GM Truck Club Forum banner

1 - 7 of 7 Posts

·
Registered
Joined
·
10 Posts
Discussion Starter #1
Hi All,

New user here... I have an 87 Burb with a 350 and when I tow my boat, it runs hot. I put a bigger radiator and a cooler thermostat, but it still runs warm and very hot going up a hill (have to turn on the heater to keep it from overheating).

When I look at the front of my Burb, I have the tow running/blinker lights, the air conditioning and transmission coolers in front of my radiator. So, not much air is really hitting the radiator. A thought that I had was to move the transmission cooler and mount it on the fender well with a fan connected to it.

Has anybody done this successfully? Or, does anyone have a suggestion or two about this?

I have looked in the forums here and in other places, but have not found anything.

Thanks in advance.

Daniel
 

·
Premium Member
Joined
·
6,542 Posts
Your problem isnt the items in front of the radiator. You need to look at the cooling system itself. Why is it running hot? This combination has been pulling loads for many years without overheating.
Whens the last time the system was flushed?
Whats the anti freeze percentage?
Has the system been pressure checked?
Has the cap been pressure checked?
Is the water pump operating correctly?
Is the Fan operating correctly?
Is the Transmission shifting correctly, not slipping and creating excess heat?
Whats the mileage on the engine, is it old and ready for a rebuild?

Some things to try are:
Water Wetter. Great stuff, I use it in my rockcrawlers religously, after idling all day long at about 15-20 mph they never overheat. On my tow rig (1996 7.4 Suburban) I saw a 15 deg decrease in temps.
An electric fan, this will reduce drag on the engine.
If the engine isnt to old Synthetic oil to reduce friction.
 

·
Premium Member
Joined
·
1,625 Posts
Ya I would run at least a 50/50 antifreeze or even 75/50 antifreeze mix. The more anti the more it will cool, wait is that right? I forget.

Or is it the more anti, the higher the boiling point, lower freezing point?

Flush the entire system yourself at least once.

Also make sure the clutch fan is working properly, no wobbling. Might even consider a fan with more blades.

I might even go with a regular fan, no clutch.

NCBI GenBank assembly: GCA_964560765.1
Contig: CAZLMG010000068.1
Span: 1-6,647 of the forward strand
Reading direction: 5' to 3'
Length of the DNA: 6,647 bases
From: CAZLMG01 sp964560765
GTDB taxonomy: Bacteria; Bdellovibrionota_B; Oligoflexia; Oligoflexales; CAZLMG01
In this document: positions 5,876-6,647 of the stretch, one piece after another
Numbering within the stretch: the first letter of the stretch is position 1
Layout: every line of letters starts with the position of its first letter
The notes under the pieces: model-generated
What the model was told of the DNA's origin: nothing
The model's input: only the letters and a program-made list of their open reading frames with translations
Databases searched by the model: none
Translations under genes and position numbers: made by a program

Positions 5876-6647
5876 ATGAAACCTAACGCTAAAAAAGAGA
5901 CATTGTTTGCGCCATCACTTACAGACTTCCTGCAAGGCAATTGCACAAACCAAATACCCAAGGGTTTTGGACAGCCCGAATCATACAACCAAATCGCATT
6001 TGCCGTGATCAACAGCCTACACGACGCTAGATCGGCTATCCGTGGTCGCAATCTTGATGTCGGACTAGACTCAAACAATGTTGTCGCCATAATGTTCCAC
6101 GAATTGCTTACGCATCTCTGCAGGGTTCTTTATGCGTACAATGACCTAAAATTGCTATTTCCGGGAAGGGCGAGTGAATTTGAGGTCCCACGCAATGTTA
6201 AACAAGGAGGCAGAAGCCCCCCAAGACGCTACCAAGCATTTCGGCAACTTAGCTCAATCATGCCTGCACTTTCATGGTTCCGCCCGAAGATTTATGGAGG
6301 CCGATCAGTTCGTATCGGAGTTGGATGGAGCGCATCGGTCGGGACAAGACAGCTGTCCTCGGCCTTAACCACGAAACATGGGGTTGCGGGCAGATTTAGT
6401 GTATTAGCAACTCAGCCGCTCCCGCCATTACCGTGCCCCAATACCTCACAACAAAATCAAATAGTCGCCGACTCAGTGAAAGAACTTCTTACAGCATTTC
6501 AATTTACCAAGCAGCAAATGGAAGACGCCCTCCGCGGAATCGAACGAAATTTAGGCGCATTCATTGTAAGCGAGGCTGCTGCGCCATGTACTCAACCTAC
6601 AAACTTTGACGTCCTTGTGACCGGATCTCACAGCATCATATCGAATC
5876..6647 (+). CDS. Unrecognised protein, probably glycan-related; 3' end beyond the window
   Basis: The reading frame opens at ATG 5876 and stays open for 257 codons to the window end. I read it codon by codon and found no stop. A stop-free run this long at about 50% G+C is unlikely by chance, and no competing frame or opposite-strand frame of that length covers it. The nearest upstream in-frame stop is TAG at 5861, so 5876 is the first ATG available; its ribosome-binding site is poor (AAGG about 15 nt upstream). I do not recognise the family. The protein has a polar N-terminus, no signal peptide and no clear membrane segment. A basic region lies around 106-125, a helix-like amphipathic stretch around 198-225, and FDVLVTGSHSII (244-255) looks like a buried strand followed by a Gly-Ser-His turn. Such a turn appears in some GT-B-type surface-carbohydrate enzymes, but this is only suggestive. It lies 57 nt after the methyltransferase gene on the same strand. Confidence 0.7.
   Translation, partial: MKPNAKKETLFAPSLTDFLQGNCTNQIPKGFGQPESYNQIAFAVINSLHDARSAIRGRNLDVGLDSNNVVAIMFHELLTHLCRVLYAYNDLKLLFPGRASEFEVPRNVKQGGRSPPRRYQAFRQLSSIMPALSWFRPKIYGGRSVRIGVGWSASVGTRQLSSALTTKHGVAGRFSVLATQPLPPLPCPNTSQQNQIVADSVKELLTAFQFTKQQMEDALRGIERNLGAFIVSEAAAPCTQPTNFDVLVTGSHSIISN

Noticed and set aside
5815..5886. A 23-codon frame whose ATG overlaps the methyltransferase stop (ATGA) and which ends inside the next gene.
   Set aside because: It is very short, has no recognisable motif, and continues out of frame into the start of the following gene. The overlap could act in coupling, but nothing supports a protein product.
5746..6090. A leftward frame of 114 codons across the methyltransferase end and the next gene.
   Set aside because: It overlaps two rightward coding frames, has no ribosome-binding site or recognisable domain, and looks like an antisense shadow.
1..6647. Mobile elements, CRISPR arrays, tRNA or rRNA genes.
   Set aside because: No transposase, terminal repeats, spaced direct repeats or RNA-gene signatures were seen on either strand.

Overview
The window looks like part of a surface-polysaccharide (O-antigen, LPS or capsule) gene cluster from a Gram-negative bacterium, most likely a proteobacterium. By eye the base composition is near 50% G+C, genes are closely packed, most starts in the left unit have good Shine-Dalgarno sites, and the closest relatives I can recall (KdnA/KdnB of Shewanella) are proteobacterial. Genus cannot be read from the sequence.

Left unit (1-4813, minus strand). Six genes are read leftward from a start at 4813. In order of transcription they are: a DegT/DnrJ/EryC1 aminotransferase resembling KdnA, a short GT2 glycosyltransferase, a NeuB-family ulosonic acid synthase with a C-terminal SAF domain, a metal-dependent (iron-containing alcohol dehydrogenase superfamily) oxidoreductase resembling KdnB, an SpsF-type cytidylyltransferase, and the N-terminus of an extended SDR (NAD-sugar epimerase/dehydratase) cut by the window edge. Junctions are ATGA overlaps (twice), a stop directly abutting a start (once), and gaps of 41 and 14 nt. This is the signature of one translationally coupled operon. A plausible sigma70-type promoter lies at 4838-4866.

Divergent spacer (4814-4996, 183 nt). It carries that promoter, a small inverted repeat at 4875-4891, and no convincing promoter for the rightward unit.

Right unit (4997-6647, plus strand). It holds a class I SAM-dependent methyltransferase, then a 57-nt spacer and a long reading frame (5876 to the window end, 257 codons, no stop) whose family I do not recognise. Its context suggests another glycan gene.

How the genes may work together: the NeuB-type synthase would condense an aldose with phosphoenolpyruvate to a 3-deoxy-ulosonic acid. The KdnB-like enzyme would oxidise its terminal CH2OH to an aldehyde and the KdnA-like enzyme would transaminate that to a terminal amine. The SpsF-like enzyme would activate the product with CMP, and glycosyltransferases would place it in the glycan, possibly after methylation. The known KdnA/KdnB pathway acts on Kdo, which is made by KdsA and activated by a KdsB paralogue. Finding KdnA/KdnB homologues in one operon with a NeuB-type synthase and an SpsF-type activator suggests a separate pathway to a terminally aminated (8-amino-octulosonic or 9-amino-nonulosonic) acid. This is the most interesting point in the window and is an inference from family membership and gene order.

·
Registered
Joined
·
561 Posts
your clutch fan might be tired as well for under $60 you can swap in a ford Taruas fan. I just did a write-up on how to do this. my 502 motor home was running in the high range due to a bad electric fan and now it runs mid way and cycles on and off and no more over heat...mike
 

·
Registered
Joined
·
10 Posts
Discussion Starter #5
Hi Guys,

Thanks for the ideas. I know the system was flushed when the new radiator was put in (at least I was charged for it....lol).

50/50 antifreeze/water
No pressure check on the system or cap - will do that
Water pump is working as far as I know. Not sure how to check
Fan seems to be ok, can't see any noticable wobbling
Transmission shifts fine
I have about 114K miles on it. The guy who owned it before me put on an Edlebrock intake manifold and headers. He didn't do any internal work on the motor. It runs well, doesn't burn oil. So, I don't think I need a rebuild at this time.


As for the clutch fan, I will have to look into that as I am not sure. I think it is working ok...lol

Thanks again for the suggestions, you all rock!!

Take care,

Daniel
 

·
Premium Member
Joined
·
6,542 Posts
Clutch fan is the most suspect item.
Did the previous owner ever have a problem with running hot? Twice now I've seen engines with aftermarket manifolds run hot. One was due to bad casting designs causing a reduced flow in the cooling system and the other was by an installation screw up when the installer left some gasket material over a passage that needed to be open.
 
1 - 7 of 7 Posts
Top